Compliance Notes - Vol. 4, Issue 2

Nossaman eAlert

We read the news, cut through the noise and provide you the notes.

Welcome to Compliance Notes from Nossaman’s Government Relations & Regulation Group – a periodic digest of the headlines, statutory and regulatory changes and court cases involving campaign finance, lobbying compliance, election law and government ethics issues at the federal, state and local level.

Our attorneys, policy advisors and compliance consultants are available to discuss any questions or how specific issues may impact your business.

If there is a particular subject or jurisdiction you’d like to see covered, please let us know.

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Campaign Finance & Lobbying Compliance

California: The new campaign contribution and gift limits adopted by the California Fair Political Practices Commission at the end of 2022 took effect on January 1, 2023. Under the new limits, an individual, business entity or PAC may contribute, per election, $36,400 to gubernatorial candidates and $5,500 to candidates for state legislature and local office if there is no locally enacted limit. The new limit for contributions to PACs that contribute to candidates is $9,100. Additionally, the gift limit was increased from $520 to $590 per calendar year. (FPPC State Contribution Limits)

North Carolina: The new year triggered higher campaign contribution limits for North Carolina candidates and political committees, with the cap now set at $6,400, an $800 increase from the limit in place over the last two years. According to the State Board of Elections, the increase in the contribution limit is four times greater than the increase between 2019 and 2021. The limit applies separately to primary and general elections. (Victor Skinner, The Center Square)

Texas: Individuals and certain politicians can spend money in the Texas House speaker race after a federal judge permanently barred the state from enforcing ethics laws prohibiting outside money from being spent in a speaker's race. The plaintiffs argued they wanted to spend personal money on correspondence and other communications to support a candidate for speaker, but state law unconstitutionally infringed on their rights to do so under the First Amendment. (Robert T. Garrett, The Dallas Morning News)

Government Ethics & Transparency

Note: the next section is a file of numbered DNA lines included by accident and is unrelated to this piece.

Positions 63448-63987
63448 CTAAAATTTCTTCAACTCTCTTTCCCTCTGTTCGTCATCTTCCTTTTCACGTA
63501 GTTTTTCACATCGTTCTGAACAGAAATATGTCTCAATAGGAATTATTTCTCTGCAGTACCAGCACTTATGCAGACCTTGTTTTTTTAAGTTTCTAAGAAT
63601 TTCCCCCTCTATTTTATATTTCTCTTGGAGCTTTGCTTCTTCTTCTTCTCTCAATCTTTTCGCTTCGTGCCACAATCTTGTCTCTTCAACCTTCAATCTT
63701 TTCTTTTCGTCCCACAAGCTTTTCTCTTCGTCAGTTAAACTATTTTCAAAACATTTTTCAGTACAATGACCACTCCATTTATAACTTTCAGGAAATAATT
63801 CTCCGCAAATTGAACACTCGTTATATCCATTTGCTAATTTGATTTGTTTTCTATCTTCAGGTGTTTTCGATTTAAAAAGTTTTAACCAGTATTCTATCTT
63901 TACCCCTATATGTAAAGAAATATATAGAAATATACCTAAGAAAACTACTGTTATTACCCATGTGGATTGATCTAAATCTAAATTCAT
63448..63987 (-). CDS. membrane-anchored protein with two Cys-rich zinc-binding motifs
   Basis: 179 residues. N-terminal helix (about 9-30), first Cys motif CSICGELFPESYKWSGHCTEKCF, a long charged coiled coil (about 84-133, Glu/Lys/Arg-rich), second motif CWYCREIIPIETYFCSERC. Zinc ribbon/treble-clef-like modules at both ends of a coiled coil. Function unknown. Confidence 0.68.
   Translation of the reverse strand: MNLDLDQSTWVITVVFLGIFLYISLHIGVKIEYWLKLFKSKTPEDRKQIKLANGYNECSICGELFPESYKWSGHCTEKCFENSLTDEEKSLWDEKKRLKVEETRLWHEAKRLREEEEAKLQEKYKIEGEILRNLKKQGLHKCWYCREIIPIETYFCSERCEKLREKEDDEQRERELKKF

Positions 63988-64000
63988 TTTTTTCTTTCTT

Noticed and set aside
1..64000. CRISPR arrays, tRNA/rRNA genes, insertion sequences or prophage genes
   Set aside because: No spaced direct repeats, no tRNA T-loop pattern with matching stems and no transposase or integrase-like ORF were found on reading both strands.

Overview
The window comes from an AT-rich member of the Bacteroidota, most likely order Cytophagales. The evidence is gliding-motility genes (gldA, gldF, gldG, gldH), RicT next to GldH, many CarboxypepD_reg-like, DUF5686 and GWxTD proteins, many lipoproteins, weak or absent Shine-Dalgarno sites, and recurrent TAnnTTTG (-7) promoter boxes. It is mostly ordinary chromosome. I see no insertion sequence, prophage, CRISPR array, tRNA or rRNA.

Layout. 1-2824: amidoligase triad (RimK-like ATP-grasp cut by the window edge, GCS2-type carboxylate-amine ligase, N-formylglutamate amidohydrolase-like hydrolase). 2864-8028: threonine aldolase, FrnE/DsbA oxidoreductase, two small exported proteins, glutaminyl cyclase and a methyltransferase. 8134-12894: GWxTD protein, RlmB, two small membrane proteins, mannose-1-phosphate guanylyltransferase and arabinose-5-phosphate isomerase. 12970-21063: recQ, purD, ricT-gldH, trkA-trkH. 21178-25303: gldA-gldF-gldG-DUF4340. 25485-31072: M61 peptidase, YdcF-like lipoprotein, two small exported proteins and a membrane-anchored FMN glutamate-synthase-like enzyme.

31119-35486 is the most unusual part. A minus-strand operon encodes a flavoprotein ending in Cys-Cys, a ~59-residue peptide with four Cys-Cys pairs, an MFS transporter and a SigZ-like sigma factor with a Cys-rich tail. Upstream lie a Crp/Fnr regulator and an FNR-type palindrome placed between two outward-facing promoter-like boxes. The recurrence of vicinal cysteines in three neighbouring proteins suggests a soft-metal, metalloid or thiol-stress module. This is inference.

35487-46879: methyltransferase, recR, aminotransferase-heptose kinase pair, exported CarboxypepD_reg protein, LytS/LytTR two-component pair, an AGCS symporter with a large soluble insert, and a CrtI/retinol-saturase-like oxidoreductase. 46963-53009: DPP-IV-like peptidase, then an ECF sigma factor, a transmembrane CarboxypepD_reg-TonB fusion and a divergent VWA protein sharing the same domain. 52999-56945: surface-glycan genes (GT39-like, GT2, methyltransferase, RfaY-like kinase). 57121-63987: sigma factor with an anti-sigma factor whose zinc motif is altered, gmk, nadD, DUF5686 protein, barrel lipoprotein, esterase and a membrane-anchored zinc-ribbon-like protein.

New Mexico: Local and federal authorities are investigating multiple shootings at the homes and offices of elected Democratic officials in New Mexico. Albuquerque police said the first shooting occurred on December 4 at the home of Bernalillo County Commissioner Adriann Barboa, and a fifth attack occurred on December 10 at the former campaign office for newly elected New Mexico Attorney General Raúl Torrez. Fortunately, nobody was injured, but the shootings raise concerns about the safety of elected officials. (Herb Scribner, Axios)

Ohio: The Ohio Elections Commission fined former Ohio governor candidate Joe Blystone $105,000 and banned him from running for office for five years for violating state campaign finance laws about accepting and reporting contributions. The Secretary of State's office reported to the commission problems with about 55 contributions worth $82,204, alleging the campaign did not correctly track donations and instead reported them under the broad category of contributions of $25 or less and also reported donations from locations and individuals instead of detailing specific individuals. The commission unanimously approved the penalties but did not refer Blystone for criminal prosecution. (Jessie Balmert, Cincinnati Enquirer & The Columbus Dispatch)

Political Advertising

Twitter announced it is relaxing its ban on political and issue-based advertising, reversing the company's long-standing approach to paid political speech. The policy change allows candidates and advocacy groups to spend money to promote their causes on Twitter. (AP News)

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